Wire transfer fraud

Wire transfer fraudsters aim to dupe your business into wiring funds to their accounts. Because wire transfer is one of the most secure ways to send money (and it’s super fast), it’s very hard for companies to get back the funds they send this way.

There are several different techniques that criminals use to commit wire transfer fraud:

  • Business email compromise (with links that download malware onto your computer if opened and essentially hold your business to ransom)
  • Hacking (a cybersecurity attack that gets into your system and the fraudsters wire the money themselves)
  • Impersonation or spoofing (pretending to be a real supplier or senior executive in your business and ask for the wire transfer)

Wire transfer is considered one of the most dangerous types of fraud since, if it goes undetected, the money is very hard to get back. There is a high likelihood of financial damage if your business falls for a wire transfer scam like this.

The good news is fraud prevention solutions like Trustpair help companies wipe out wire transfer fraud by continuously auditing suppliers and blocking any suspicious wire transfer. Contact one of our experts to learn more!

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How can you protect yourself from fraud in business?

Although business leaders are right to fear threats, there are plenty of ways to defend your company so that you don’t become a victim of fraud.

These include:

  • Training and Education
  • Segregation of duties
  • Strong internal controls
  • Data management policies
  • Fraud prevention software

Training and education

Online education or digital training sessions can significantly reduce susceptibility to fraud. Fortunately, this is the case across both business and personal threats.

The best way to implement training and education is with regular sessions. Although 71% of companies receive fraud training, only 8% hold sessions on at least a quarterly basis.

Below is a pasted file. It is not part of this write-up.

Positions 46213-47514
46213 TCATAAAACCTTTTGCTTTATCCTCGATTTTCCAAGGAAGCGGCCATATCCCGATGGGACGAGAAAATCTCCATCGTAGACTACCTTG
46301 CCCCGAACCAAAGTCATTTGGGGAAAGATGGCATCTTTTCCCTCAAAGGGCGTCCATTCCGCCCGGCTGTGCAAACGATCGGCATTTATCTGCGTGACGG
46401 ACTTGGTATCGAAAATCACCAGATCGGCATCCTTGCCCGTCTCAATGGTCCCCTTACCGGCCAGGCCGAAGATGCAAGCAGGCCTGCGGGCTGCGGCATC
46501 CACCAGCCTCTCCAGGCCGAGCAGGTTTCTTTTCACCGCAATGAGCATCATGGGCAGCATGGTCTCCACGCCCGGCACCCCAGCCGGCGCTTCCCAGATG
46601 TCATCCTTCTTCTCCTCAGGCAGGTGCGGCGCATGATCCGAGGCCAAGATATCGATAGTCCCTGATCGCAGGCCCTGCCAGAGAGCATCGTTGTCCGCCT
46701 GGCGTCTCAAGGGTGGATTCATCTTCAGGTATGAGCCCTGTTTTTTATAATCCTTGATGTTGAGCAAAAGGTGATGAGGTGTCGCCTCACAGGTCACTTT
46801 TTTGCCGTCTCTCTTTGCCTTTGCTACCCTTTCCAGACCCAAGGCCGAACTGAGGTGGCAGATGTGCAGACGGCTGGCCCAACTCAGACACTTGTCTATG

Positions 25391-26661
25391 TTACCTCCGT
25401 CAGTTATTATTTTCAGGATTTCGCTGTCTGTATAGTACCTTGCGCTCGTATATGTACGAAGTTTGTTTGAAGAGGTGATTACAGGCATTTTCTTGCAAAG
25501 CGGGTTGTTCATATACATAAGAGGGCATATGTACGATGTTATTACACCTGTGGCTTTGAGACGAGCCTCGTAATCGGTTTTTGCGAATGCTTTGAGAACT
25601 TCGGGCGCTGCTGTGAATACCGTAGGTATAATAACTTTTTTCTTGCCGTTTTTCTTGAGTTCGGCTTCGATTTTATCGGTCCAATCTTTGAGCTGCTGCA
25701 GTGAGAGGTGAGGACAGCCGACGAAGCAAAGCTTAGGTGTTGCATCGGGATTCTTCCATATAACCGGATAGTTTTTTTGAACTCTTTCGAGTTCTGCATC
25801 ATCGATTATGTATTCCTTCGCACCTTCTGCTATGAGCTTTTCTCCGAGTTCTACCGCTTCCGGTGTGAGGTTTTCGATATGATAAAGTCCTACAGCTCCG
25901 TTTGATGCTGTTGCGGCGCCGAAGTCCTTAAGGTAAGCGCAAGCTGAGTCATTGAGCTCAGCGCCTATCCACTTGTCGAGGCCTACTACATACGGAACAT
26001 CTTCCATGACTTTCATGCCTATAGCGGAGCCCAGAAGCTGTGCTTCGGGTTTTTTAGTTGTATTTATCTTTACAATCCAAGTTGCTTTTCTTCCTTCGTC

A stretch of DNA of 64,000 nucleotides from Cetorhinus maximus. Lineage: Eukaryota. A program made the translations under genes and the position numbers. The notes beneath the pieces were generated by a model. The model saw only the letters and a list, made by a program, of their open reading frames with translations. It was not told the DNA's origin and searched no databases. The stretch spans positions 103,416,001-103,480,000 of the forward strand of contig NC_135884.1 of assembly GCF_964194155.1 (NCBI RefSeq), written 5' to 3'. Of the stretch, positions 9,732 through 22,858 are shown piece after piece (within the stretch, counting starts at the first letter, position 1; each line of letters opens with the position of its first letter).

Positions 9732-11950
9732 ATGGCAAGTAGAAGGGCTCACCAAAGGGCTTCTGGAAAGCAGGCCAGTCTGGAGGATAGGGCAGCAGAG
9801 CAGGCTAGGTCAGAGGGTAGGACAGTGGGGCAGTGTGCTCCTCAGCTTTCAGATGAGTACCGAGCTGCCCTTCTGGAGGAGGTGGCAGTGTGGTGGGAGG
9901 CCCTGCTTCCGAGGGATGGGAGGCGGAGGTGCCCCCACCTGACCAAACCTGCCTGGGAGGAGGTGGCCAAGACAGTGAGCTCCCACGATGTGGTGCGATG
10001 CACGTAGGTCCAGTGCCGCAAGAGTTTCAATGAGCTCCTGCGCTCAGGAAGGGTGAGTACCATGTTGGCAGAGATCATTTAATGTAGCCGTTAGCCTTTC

But regular sessions mean you can update your staff on new and emerging threats of fraud, and leverage recency bias. With recent training, your finance team is more likely to spot suspicious activity and raise red flags.

However, as Trustpair CEO, Baptiste Collot notes, “you can’t fight cyberattacks with a human-only policy”.


Segregation of duties

Segregation of duties means that your finance team breaks up tasks and shares the responsibility between two or more members of staff. The purpose of duty segregation is to reduce the control that a single person can hold and make fraud detection easier. Duty segregation is beneficial since it helps avoid distraction and mistakes, as well as prevents the likelihood of internal fraud. The 4 eyes principle is a good example of segregation of duties.

For example, the payment approval process could require signatures from two senior members of staff before payment can be made. This would ensure that one employee couldn’t perpetuate money laundering or payroll fraud on their own, making internal fraud less likely.


Strong internal control policies

Internal control policies in the finance department refer to the likes of frequent audits, the identification of risks and control over document access. Moreover, it involves the creation of strategies in order to comply with regulations. The strength of such policies, though, lies in how they are constructed and followed. One of the most important factors is ensuring there is no room for loopholes.